Participating in Dressember last month I learned a lot about the connection between modern-day slavery and the fashion industry. "Fast Fashion" or inexpensive clothing produced rapidly by mass-market retailers in response to the latest trends, is directly correlated with poor working conditions because the industry demands such fast production of cheap clothing.

Fast fashion is not only encouraging sweatshops but is terrible for the environment. Since these clothing items must be made quickly and cheaply, they are not high quality and wear out easily, often after one season of wear. Since these clothes wear out so quickly they end up in landfills because they cannot be donated or sold.

When I realized how much of my clothing I purchase from cheaper retailers I was astonished at what I had unconsciously been supporting. How can I claim to care about human trafficking and continue to give my business to companies that are built on sweatshops and forced labor? And what about my intentions for sustainability? I cannot very well claim to care about purchasing more sustainable products and reducing my carbon footprint if I still buy clothing I know I will have to throw away after very few uses. So I am not. I am no longer purchasing clothing from such places. That may seem like a big sacrifice but it really isn't when I think of the alternative: sweatshops and environmental turmoil.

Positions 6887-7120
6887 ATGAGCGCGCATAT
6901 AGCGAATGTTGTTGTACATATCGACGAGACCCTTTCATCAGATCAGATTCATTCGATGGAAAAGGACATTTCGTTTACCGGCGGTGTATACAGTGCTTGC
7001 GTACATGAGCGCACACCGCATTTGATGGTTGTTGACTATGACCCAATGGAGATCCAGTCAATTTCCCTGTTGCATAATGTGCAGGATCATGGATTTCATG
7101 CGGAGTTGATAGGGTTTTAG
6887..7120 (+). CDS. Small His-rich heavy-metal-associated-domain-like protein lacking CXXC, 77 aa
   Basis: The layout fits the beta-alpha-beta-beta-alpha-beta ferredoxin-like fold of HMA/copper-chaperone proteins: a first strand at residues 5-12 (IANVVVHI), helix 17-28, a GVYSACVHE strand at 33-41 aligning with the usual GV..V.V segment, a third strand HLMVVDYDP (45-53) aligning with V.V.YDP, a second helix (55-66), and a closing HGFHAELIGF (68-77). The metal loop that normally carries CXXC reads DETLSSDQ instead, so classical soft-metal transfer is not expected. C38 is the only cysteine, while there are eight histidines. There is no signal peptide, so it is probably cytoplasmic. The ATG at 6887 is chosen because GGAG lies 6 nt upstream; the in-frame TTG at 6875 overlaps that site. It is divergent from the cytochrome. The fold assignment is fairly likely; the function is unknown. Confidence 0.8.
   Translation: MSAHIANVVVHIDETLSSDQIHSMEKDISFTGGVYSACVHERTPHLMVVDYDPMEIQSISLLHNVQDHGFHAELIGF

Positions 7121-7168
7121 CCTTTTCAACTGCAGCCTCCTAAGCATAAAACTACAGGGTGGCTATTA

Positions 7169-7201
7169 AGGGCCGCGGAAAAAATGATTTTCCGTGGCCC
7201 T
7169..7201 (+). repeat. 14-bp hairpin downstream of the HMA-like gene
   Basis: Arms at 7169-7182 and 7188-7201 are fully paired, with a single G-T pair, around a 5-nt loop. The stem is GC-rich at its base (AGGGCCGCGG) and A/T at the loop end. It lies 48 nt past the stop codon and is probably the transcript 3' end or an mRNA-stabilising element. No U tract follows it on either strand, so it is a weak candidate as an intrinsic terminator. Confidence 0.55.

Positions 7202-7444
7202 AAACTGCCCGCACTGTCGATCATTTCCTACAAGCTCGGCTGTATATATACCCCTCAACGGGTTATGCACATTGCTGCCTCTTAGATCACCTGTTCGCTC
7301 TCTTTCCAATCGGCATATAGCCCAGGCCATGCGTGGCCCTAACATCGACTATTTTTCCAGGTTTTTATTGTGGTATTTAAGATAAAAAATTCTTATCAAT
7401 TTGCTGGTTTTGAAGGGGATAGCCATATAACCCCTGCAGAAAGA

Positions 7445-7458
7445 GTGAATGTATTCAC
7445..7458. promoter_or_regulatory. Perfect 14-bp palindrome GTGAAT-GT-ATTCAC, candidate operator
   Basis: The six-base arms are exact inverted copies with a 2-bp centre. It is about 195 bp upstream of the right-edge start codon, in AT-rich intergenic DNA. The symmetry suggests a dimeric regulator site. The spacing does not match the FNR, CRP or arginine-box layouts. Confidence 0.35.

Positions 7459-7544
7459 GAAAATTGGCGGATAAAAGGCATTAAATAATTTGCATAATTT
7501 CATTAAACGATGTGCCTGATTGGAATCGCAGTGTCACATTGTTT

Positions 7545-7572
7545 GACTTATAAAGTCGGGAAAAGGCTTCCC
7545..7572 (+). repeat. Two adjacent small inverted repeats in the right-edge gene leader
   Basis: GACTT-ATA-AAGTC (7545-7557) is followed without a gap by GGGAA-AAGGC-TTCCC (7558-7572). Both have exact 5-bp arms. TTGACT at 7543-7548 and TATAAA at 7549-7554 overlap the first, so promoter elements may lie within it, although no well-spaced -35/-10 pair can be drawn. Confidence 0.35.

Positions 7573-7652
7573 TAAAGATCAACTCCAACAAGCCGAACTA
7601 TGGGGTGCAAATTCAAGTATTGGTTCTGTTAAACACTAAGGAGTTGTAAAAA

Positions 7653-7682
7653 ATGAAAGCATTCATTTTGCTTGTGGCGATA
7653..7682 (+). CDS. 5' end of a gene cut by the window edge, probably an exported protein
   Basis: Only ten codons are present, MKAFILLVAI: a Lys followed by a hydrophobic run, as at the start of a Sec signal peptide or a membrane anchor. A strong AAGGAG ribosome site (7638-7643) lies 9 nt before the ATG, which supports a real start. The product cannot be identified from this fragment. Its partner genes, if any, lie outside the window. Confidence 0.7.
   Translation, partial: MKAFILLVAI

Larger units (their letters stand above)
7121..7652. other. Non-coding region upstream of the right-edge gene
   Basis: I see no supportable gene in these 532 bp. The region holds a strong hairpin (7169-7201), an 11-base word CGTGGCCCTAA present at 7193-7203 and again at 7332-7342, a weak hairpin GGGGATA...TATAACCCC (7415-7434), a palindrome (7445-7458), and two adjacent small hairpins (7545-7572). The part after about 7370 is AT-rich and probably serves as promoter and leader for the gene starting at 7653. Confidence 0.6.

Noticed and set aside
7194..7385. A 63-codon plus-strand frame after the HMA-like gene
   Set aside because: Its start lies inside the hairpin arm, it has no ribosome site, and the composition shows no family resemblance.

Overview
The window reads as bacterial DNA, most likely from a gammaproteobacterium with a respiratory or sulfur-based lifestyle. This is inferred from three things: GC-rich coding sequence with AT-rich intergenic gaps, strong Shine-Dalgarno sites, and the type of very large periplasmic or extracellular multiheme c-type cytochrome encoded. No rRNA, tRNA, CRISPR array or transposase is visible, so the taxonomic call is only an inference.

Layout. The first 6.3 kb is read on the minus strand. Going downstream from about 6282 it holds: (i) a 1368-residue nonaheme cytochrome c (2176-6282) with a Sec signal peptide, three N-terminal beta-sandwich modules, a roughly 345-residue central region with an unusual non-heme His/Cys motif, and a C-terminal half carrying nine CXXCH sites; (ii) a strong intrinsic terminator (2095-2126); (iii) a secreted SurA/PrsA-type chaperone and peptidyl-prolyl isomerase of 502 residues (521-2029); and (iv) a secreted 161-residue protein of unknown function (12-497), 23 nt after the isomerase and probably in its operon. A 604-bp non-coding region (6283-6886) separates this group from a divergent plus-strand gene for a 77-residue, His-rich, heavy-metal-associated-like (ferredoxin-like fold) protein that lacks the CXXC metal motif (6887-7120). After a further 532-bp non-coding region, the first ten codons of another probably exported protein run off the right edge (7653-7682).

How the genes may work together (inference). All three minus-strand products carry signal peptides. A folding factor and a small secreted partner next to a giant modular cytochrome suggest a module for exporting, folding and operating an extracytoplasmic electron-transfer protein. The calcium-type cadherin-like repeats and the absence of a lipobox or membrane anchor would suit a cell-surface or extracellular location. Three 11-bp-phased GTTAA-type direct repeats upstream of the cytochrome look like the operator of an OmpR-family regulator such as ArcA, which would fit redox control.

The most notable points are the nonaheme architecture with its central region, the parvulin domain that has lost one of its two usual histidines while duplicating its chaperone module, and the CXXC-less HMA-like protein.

But what do I do if I need new clothes now? Aren't ethical fashion brands more expensive? Well yes, they are but there are many reasons why they are actually more cost effective. Primarily they force me to buy less clothing. I truly do not need the number of clothes I have in my closet. In America, we love having stuff and we think we need more more more. Being conscientious of where my clothes are coming from and what other people were forced to make them causes me to consider whether or not I really need another sweatshirt or graphic tee.

I buy more things secondhand or at Goodwill. It is fun to hunt for quality clothes at thrift stores and I have found great deals that a sustainable way to give (possibly) less ethically made clothing a chance to have a second "life" instead of filling up a landfill.

I am passionate about ending modern slavery. I do not believe I can purchase "fast fashion" items and say that. So if that means making a small sacrifice and budgeting accordingly so that I can purchase ethically made clothing then that is what I will do. Would you consider joining me?